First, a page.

By: Zoe Sullivan, Contributing Writer
Posted: Monday, February 28, 2011 11:43 am
For two days, UNITY of Greater New Orleans sent out volunteers to different sites around the city and Jefferson Parish to count the number of homeless people. Martha Kegel, the Executive Director of UNITY, says that her organization does this every two years. The count is required by the federal government in order for the city to receive any support for homeless services, but, Kegel says, it’s also an opportunity to see where things stand in terms of the homeless population.
It may surprise some to learn that 75-85 percent of New Orleans’ homeless are New Orleanians, and for many, homelessness was one of Katrina’s many effects. Since the storm, Kegel says, the city’s rents have skyrocketed up 45 percent, leaving many of the lowest-income residents with no way to pay for housing. The Greater New Orleans Community Data Center states that in 2009, 38 percent of New Orleanians paid at least 50 percent of their income on housing costs. This is a larger percentage of people experiencing this kind of rent burden than in New York City. The reason behind this surprising figure, Kegel says, is that wages in New Orleans are low, and the discrepancy between the cost of housing and income for clerks, janitors and many restaurant workers is so high.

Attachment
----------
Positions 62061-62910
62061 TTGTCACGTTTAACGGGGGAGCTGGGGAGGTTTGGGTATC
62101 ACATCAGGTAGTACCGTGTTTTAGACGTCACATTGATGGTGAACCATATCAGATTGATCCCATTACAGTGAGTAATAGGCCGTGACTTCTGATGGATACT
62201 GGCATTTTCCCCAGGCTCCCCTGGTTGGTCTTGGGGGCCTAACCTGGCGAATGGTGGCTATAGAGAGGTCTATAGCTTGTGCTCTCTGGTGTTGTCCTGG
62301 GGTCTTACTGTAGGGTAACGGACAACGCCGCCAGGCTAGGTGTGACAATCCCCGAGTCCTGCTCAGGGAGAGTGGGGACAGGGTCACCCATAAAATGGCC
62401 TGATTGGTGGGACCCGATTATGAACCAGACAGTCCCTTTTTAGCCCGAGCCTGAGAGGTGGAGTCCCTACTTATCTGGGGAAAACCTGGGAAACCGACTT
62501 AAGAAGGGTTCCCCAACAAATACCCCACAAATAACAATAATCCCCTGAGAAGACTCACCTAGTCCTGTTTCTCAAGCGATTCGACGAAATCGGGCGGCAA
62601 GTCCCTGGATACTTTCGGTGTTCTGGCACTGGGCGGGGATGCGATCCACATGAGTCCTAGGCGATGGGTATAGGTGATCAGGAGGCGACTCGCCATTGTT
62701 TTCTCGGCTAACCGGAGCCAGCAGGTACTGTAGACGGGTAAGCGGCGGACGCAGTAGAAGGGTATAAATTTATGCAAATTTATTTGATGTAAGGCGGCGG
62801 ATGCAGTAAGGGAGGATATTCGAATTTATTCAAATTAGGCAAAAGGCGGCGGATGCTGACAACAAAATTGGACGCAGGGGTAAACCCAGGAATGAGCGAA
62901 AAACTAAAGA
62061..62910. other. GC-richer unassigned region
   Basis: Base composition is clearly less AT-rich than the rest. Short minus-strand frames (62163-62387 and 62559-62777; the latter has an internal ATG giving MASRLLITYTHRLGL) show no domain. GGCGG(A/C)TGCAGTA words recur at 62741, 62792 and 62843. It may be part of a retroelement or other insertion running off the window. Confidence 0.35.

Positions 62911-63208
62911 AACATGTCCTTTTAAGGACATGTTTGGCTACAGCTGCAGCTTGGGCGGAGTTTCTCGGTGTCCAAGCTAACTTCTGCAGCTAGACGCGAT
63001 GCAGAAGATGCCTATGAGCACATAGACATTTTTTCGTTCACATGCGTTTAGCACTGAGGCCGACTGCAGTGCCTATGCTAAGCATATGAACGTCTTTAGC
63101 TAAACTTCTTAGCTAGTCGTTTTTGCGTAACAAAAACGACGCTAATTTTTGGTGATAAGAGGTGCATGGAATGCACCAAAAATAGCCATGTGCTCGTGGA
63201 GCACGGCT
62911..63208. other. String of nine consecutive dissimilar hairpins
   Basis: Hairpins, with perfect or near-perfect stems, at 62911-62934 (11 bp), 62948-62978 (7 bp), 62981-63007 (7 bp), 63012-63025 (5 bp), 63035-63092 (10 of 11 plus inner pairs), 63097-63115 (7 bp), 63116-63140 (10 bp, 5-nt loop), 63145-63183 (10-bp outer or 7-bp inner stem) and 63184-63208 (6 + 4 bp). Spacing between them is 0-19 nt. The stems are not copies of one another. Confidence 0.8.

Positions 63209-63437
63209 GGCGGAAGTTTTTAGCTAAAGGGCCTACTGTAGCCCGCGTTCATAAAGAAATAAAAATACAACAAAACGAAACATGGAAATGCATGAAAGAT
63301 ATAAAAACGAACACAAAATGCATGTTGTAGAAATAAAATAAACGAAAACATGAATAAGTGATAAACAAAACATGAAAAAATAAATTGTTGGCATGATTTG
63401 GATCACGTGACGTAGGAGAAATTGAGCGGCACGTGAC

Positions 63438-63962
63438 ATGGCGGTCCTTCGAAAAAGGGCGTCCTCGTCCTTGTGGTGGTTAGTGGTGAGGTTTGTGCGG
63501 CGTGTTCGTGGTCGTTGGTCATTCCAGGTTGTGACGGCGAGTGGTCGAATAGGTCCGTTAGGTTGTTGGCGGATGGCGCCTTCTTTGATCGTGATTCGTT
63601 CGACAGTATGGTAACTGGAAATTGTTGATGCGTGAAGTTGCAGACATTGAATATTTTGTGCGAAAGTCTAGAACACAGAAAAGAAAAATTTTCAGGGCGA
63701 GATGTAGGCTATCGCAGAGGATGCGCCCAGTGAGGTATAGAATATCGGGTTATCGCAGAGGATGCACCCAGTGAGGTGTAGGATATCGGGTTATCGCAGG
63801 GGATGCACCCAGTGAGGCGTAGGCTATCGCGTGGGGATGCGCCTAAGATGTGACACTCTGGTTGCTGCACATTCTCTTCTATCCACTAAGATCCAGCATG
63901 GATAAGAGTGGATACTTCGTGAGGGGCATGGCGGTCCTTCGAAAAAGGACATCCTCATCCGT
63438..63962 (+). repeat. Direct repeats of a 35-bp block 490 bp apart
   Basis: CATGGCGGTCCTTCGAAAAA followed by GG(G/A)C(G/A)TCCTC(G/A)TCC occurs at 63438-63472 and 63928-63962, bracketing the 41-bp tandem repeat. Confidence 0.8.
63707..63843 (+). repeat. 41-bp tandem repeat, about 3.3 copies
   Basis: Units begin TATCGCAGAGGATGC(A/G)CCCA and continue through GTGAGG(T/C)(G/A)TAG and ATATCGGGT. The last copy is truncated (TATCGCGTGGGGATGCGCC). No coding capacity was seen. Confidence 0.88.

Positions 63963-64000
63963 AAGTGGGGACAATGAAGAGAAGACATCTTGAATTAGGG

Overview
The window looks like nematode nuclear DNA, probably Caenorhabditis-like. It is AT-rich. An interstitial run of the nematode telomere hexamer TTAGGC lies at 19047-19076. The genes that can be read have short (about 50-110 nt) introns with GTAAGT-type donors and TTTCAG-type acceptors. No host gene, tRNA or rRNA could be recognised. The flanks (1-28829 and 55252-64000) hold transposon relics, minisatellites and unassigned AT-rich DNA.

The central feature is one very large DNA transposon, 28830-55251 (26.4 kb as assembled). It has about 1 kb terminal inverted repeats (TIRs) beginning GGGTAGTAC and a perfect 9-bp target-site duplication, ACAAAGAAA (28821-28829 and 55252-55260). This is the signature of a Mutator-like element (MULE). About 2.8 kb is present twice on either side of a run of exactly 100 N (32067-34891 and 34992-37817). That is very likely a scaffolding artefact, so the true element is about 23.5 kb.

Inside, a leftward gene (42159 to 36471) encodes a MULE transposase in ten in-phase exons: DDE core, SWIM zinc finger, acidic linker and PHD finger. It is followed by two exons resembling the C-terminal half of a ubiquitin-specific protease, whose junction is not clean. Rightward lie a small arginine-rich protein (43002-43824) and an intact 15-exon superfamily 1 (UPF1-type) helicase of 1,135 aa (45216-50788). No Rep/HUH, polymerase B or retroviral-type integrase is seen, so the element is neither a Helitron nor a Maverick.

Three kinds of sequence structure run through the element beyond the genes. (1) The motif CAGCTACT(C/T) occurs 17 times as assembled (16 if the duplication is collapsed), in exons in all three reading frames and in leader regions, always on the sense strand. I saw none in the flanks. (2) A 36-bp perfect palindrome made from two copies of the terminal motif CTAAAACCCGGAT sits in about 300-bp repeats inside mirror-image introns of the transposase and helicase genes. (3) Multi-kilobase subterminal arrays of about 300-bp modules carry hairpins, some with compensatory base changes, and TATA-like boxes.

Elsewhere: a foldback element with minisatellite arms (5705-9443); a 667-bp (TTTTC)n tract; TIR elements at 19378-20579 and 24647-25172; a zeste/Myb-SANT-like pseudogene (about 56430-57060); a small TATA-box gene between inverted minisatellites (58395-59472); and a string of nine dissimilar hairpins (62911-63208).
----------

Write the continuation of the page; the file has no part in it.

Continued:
Nineteen people attended the homeless survey training at UNITY’s offices on Monday, Feb. 21. Rasonda Bell was one of those who had come out to help. Bell works at Episcopal Community Services, and she said that she found the training useful to her for her own job. When people call and her agency is unable to assist them, Bell said, “We don’t just leave people with ‘good luck with that.’ Resources change so fast, so you’ve got to be up on the game” in order to tell people where to turn for help.
At the Ozanam Inn, a cafeteria room was taken over by volunteers – one volunteer and one respondent per table – to survey the facility’s residents. For Cynthia Smothers, a BellSouth retiree, this was her second year as a volunteer. “My niece works for UNITY,” Smothers explained, “but the first year I was so moved by how many homeless there are, I knew that I had to take a stand somewhere, even if it’s just taking surveys.” While Smothers has a family connection to UNITY, she herself volunteers with Just Faith, a charitable, faith-based organization dedicated to helping those in need.
This article was originally published in the February 28, 2011 print edition of The Louisiana Weekly newspaper